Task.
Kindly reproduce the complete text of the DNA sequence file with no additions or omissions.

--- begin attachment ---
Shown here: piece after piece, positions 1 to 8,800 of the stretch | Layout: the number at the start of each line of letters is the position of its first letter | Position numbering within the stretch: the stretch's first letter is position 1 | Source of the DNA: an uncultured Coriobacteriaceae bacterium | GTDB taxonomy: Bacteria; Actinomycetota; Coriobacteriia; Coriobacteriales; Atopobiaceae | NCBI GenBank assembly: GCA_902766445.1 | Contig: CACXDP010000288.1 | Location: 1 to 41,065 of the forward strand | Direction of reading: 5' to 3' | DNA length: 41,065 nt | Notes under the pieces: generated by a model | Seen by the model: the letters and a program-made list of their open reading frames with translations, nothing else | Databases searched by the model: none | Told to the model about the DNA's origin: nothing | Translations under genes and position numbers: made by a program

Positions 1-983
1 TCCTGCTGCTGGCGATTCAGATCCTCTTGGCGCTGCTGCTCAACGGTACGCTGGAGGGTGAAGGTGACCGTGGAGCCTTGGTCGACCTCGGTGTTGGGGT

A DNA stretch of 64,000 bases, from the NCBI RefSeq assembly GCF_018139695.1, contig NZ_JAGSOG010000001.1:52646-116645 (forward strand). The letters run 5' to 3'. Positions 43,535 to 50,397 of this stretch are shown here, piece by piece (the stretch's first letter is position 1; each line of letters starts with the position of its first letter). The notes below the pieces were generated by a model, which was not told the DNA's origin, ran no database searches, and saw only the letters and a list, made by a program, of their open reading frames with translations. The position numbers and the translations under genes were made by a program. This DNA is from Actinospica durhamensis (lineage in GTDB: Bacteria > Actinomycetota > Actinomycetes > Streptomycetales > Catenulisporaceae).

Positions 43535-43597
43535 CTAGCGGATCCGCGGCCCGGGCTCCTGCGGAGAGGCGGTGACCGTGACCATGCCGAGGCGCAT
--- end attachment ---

Shown here: piece after piece, positions 1 to 8,800 of the stretch | Layout: the number at the start of each line of letters is the position of its first letter | Position numbering within the stretch: the stretch's first letter is position 1 | Source of the DNA: an uncultured Coriobacteriaceae bacterium | GTDB taxonomy: Bacteria; Actinomycetota; Coriobacteriia; Coriobacteriales; Atopobiaceae | NCBI GenBank assembly: GCA_902766445.1 | Contig: CACXDP010000288.1 | Location: 1 to 41,065 of the forward strand | Direction of reading: 5' to 3' | DNA length: 41,065 nt | Notes under the pieces: generated by a model | Seen by the model: the letters and a program-made list of their open reading frames with translations, nothing else | Databases searched by the model: none | Told to the model about the DNA's origin: nothing | Translations under genes and position numbers: made by a program

Positions 1-983
1 TCCTGCTGCTGGCGATTCAGATCCTCTTGGCGCTGCTGCTCAACGGTACGCTGGAGGGTGAAGGTGACCGTGGAGCCTTGGTCGACCTCGGTGTTGGGGT

A DNA stretch of 64,000 bases, from the NCBI RefSeq assembly GCF_018139695.1, contig NZ_JAGSOG010000001.1:52646-116645 (forward strand). The letters run 5' to 3'. Positions 43,535 to 50,397 of this stretch are shown here, piece by piece (the stretch's first letter is position 1; each line of letters starts with the position of its first letter). The notes below the pieces were generated by a model, which was not told the DNA's origin, ran no database searches, and saw only the letters and a list, made by a program, of their open reading frames with translations. The position numbers and the translations under genes were made by a program. This DNA is from Actinospica durhamensis (lineage in GTDB: Bacteria > Actinomycetota > Actinomycetes > Streptomycetales > Catenulisporaceae).

Positions 43535-43597
43535 CTAGCGGATCCGCGGCCCGGGCTCCTGCGGAGAGGCGGTGACCGTGACCATGCCGAGGCGCAT